White House wants $1 billion put in affordable housing fund

WASHINGTON Tue Mar 4, 2014 4:48pm EST

A youth walks past a construction site in the quickly developing Seventh Street corridor in Washington March 1, 2014. REUTERS/Jonathan Ernst

A youth walks past a construction site in the quickly developing Seventh Street corridor in Washington March 1, 2014.

Credit: Reuters/Jonathan Ernst

WASHINGTON (Reuters) - President Barack Obama proposed spending $1 billion next year for the U.S. Department of Housing and Urban Development to fund a federal affordable housing trust fund established by Congress six years ago, according to the 2015 White House budget.

The fund was originally mandated to be capitalized by government-run Fannie Mae and Freddie Mac. If given budget authority, it would be the first contribution to the National Housing Trust Fund that was set up in 2008.

Over time, the White House predicted the money would provide for 16,000 affordable units using a mix of funding sources, including other public funds, tax credits and private debt.

The housing trust fund was established to provide "grants to states to increase and preserve the supply of affordable rental housing and homeownership opportunities for extremely low- and very low-income families," the budget proposal said.

Under the legislation that established the affordable housing fund, Fannie and Freddie were meant to be the source of capital. But the previous head of the Federal Housing Finance Agency, Edward DeMarco, kept them from paying into the fund after they were bailed out by taxpayers at the height of the financial crisis.

Many housing advocates argue that the conditions that prompted the regulatory agency to suspend payments in 2008 no longer exist.

A new regulator, Melvin Watt, took charge of the agency in January, but he has yet to say whether the companies should move to capitalize the fund after a group of more than 30 Democrats in the U.S. Senate called on him earlier this year to do so.

Fannie Mae and Freddie Mac, which own or guarantee 60 percent of all U.S. home loans, were seized by the government in 2008 as mortgage losses threatened their solvency.

They have since returned to profitability, and by the end of March will have sent taxpayers $202.9 billion for their support, $15.4 billion more than the $187.5 billion they received in bailout funds.

(Reporting by Margaret Chadbourn; Editing by Susan Heavey and Peter Cooney)

FILED UNDER:
We welcome comments that advance the story through relevant opinion, anecdotes, links and data. If you see a comment that you believe is irrelevant or inappropriate, you can flag it to our editors by using the report abuse links. Views expressed in the comments do not represent those of Reuters. For more information on our comment policy, see http://blogs.reuters.com/fulldisclosure/2010/09/27/toward-a-more-thoughtful-conversation-on-stories/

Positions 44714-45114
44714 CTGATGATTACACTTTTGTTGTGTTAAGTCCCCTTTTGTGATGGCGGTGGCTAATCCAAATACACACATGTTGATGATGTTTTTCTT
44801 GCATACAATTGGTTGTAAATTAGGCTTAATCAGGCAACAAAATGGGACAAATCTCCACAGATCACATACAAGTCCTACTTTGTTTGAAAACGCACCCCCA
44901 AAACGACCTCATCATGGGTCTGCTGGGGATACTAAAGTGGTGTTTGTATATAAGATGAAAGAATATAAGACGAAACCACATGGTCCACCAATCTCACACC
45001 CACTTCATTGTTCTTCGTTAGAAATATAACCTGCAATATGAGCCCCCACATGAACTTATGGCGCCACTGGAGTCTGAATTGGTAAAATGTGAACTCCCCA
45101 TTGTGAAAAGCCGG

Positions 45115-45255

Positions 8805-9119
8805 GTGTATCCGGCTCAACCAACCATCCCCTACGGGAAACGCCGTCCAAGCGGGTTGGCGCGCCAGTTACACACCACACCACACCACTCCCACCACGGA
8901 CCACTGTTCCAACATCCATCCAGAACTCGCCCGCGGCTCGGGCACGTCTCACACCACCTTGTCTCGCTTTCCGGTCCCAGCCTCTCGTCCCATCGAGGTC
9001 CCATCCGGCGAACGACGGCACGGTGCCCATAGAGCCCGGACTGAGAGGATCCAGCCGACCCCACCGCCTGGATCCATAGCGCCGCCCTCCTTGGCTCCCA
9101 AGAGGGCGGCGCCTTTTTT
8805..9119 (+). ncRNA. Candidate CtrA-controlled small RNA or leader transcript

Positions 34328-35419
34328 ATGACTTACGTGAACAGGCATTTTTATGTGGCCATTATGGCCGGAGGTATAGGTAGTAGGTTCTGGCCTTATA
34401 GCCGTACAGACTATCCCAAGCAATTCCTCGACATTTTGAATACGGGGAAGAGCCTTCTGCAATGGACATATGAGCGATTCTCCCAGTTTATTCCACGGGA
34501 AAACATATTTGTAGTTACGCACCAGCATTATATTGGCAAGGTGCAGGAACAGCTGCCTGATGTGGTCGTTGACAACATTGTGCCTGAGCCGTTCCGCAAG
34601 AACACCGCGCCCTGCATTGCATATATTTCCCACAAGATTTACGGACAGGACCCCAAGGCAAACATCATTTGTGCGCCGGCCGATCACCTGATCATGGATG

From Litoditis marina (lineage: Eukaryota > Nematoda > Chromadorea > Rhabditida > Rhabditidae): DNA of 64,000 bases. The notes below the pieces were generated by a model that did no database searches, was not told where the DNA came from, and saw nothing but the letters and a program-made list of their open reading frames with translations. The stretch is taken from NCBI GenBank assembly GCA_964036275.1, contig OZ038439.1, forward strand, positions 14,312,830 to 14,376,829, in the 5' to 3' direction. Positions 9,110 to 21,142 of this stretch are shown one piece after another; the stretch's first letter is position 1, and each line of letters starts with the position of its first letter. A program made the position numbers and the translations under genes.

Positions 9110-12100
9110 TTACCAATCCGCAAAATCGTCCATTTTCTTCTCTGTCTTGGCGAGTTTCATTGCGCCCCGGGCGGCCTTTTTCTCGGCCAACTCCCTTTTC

Comments (4)
agonzal0 wrote:
Here is an idea to solve the problem of affordable housing: if you can’t afford housing where you live, move to a city where you can afford housing.

Mar 04, 2014 1:32pm EST  --  Report as abuse
COindependent wrote:
Over the past 40 years, the average size of a home has increased by 1,000 sf (~2200 sf), while cities and counties have required larger lots, more open space, and increased the costs for infrastructure (water, sewer connections, etc.)

If you want to increase the affordability of homes, you need to build smaller homes on smaller lots, and reduce the connection costs for basic services. However, you have to convince buyers to live in smaller homes–and eliminate the amenities they demand. We also have to get past the idea that every child demands their own bedroom–as most of us were raised where siblings of the same sex shared a bedroom. (Apologies to the resident sociologists, but it is not detrimental to the development of a child to have to share a bedroom.)

Mar 04, 2014 3:03pm EST  --  Report as abuse
actnow wrote:
More tax payer obligations for votes. At least the President is consistent. To heck with efficiency, waste and fraud; just keep spending those tax dollars. And as for Social Security solvency twenty years for now? Just keep praying.

Mar 04, 2014 3:08pm EST  --  Report as abuse
This discussion is now closed. We welcome comments on our articles for a limited period after their publication.

A tourist takes a plunge as she swims at Ngapali Beach, a popular tourist site, in the Thandwe township of the Rakhine state, October 6, 2013. Picture taken October 6, 2013. REUTERS/Soe Zeya Tun (MYANMAR - Tags: SOCIETY) - RTR3FOI0

Where do you want to go?

We look at when to take trips, budget considerations and the popularity of multigenerational family travel.   Video